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Juhani Lindholm

Antti Juhani Lindholm
Born March 16, 1951, Helsinki

Freelance translator and journalist
BA 1981, University of Helsinki

Chair of the Eino Leino Society 2008–
Vice-Chair of the Lahti International Writers’ Reunion Committee 2009–
Event manager of the Lahti International Writers’ Reunion (LIWRE)
Member of the Board for Grants and Subsidies to Writers and Translators 2000–11
Member of the National Council for Literature 2013–14, Vice-Chair 2015–
Teaching assignments at the University of Helsinki, the School of Arts and Design, and translation master classes

Awards and recognitions
Otava Anniversary Translator Award 1990
Finnish Broadcasting Company’s Translator Award for best poetry translation 2007
J. A. Hollo Prize 2009
State Literature Prize 2009
State Extra Pension for Artists 2013
Mikael Agricola Award 2015

Photo: Juhani Lindholm's personal archive
Written by Juhani Lindholm
Translated by Joe McVeigh

The Eino Leino Society

After the Second World War there was an increasing desire in Finnish cultural circles to cleanse the spirit of the reconstruction era from the attitudes and approaches of the 1930s. For this purpose, and perhaps particularly to serve as a counterbalance to V.A Koskenniemi and his influence, a young Helsinki-based group of cultural intellectuals centred largely around the Otava publishing house and Heikki A. Reenpää decided to establish the Eino Leino Society in 1947 as a bastion and a mouthpiece for literary and cultural political modernism—the liberal and bohemian Leino having already during his lifetime acted as a foil to Koskenniemi’s determined quest of becoming the symbolic figure of our national literature. The first thing the Society did was to raise a statue of Eino Leino in the Esplanade Park with funds generated from a public collection. It also founded a literary magazine which was a prelude to the later Parnasso magazine.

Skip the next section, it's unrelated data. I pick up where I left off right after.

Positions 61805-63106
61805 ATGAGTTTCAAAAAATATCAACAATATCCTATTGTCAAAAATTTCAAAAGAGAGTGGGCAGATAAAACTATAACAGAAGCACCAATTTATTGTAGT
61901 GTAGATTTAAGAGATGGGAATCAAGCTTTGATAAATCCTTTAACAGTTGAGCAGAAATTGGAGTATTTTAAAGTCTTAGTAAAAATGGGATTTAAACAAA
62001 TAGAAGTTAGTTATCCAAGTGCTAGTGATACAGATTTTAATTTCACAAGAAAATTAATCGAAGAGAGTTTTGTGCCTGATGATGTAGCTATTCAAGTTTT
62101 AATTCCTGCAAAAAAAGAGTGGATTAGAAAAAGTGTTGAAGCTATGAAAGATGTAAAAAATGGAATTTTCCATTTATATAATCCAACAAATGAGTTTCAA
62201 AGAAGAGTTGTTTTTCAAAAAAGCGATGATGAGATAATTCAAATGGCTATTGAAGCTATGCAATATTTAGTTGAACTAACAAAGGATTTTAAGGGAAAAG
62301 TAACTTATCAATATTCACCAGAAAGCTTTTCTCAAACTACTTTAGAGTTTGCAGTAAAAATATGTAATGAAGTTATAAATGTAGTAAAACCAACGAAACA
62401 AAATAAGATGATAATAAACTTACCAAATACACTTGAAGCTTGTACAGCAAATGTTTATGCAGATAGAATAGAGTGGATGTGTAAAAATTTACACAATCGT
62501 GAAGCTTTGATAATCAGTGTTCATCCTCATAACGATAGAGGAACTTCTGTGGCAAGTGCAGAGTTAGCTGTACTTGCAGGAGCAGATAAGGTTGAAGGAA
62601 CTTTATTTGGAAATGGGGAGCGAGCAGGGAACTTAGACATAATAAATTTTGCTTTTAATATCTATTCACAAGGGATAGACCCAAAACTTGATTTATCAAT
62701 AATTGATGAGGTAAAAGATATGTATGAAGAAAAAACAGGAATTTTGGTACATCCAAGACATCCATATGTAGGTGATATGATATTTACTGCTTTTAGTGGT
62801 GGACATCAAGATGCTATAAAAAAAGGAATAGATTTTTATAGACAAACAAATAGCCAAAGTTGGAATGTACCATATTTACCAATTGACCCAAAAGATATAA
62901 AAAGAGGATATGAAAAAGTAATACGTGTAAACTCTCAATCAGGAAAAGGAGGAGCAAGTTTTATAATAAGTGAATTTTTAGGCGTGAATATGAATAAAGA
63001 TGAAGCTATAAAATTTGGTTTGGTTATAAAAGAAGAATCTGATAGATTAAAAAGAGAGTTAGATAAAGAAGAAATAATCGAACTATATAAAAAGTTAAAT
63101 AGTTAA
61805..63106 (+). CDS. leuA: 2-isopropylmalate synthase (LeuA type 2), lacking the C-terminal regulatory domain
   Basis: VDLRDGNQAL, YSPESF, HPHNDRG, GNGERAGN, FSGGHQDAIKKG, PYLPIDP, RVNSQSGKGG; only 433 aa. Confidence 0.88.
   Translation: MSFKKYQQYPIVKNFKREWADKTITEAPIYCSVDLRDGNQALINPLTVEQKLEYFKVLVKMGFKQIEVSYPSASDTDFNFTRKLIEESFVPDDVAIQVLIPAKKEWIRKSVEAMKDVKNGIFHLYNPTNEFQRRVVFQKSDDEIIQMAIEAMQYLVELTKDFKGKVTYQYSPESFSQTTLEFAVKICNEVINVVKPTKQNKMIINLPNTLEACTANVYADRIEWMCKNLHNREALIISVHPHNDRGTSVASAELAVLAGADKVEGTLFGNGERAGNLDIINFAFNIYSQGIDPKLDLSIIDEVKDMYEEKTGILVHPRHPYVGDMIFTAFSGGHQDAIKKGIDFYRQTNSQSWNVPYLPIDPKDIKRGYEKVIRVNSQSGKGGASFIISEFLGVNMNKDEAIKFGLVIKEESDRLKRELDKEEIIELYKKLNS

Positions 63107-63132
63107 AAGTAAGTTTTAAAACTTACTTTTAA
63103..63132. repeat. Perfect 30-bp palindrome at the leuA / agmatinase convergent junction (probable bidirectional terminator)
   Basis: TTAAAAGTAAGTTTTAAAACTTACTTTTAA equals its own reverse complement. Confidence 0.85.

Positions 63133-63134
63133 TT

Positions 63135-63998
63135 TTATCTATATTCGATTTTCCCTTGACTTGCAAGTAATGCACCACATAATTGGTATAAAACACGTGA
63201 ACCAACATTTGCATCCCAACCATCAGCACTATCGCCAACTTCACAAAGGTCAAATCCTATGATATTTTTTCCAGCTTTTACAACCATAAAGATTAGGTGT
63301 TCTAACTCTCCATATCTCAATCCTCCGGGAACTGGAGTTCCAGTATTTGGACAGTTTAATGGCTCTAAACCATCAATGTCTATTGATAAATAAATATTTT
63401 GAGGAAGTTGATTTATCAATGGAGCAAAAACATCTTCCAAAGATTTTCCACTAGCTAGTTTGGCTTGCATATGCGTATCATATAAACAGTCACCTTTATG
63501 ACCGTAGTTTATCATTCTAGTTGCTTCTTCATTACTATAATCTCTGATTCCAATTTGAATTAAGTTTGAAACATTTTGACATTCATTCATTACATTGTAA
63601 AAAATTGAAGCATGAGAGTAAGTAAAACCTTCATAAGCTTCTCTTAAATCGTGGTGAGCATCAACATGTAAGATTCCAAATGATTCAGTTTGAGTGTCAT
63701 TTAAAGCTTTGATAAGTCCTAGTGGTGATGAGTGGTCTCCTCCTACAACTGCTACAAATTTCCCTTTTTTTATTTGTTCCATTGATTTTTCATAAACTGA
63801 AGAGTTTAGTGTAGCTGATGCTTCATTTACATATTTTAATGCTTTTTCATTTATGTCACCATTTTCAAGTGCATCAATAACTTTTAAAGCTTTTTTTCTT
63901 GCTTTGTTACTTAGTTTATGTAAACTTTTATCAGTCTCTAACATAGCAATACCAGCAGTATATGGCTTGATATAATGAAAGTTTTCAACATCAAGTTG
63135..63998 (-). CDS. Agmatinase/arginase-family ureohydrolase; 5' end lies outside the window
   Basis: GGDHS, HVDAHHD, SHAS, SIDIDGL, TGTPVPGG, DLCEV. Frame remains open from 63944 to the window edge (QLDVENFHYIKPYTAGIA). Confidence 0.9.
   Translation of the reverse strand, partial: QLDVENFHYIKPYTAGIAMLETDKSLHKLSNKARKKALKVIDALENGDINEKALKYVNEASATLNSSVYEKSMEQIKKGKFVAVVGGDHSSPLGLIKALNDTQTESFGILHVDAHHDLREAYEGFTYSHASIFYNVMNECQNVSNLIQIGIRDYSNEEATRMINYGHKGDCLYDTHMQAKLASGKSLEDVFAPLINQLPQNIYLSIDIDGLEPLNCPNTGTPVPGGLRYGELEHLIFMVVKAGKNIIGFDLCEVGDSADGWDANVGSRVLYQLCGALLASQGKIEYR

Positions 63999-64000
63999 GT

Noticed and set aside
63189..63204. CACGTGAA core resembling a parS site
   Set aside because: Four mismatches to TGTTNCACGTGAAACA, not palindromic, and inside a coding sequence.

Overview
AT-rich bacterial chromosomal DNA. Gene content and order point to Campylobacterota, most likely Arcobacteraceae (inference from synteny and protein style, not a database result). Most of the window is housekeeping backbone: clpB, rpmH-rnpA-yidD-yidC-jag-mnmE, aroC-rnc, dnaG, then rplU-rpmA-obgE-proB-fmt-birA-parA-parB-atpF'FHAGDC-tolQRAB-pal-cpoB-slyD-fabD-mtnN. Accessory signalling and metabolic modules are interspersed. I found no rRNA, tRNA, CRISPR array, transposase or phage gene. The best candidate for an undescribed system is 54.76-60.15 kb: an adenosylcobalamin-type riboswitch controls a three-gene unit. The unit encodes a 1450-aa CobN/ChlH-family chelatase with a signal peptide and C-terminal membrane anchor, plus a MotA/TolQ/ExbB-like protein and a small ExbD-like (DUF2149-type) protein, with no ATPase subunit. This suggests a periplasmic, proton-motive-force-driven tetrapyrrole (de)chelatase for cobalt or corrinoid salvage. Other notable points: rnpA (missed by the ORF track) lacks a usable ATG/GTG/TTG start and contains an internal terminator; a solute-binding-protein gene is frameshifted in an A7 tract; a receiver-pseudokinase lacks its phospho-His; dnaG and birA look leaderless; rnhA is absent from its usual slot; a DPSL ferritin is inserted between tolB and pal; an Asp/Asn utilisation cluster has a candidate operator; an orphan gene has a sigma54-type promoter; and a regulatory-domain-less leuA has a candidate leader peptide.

When I was elected as the chair of the Society in 2008, there had thus already been over 50 years of history and a cavalcade of famous names and cultural debates. It can be said that the heavyweights of our capital’s literature and cultural policy have passed through the Eino Leino Society in great numbers. At one point it was affectionately referred to as the Eino S. Repo Society, for so long had the future Director General of the Finnish Broadcasting Company served as its chair.

The Society, with its nearly 500 members, is an unusual organisation in the sense that it does not accept applications and all members have to be invited, and it does not apply for public funding. The aim of the Society is to act as a ‘watchdog’ for cultural policy and culture in general, and as a spiritual successor to Leino while maintaining his memory as the charter dictates. One of the more prominent events in recent years has been ‘Updating Leino’ on the Espa Stage on July 6th, the birthday of Leino and a day of national celebration of poetry and summer. The Leinos of today are given the opportunity to read their work on stage. However, you can come across the Society anywhere where a defender of intellectual and cultural values or poetry is needed.

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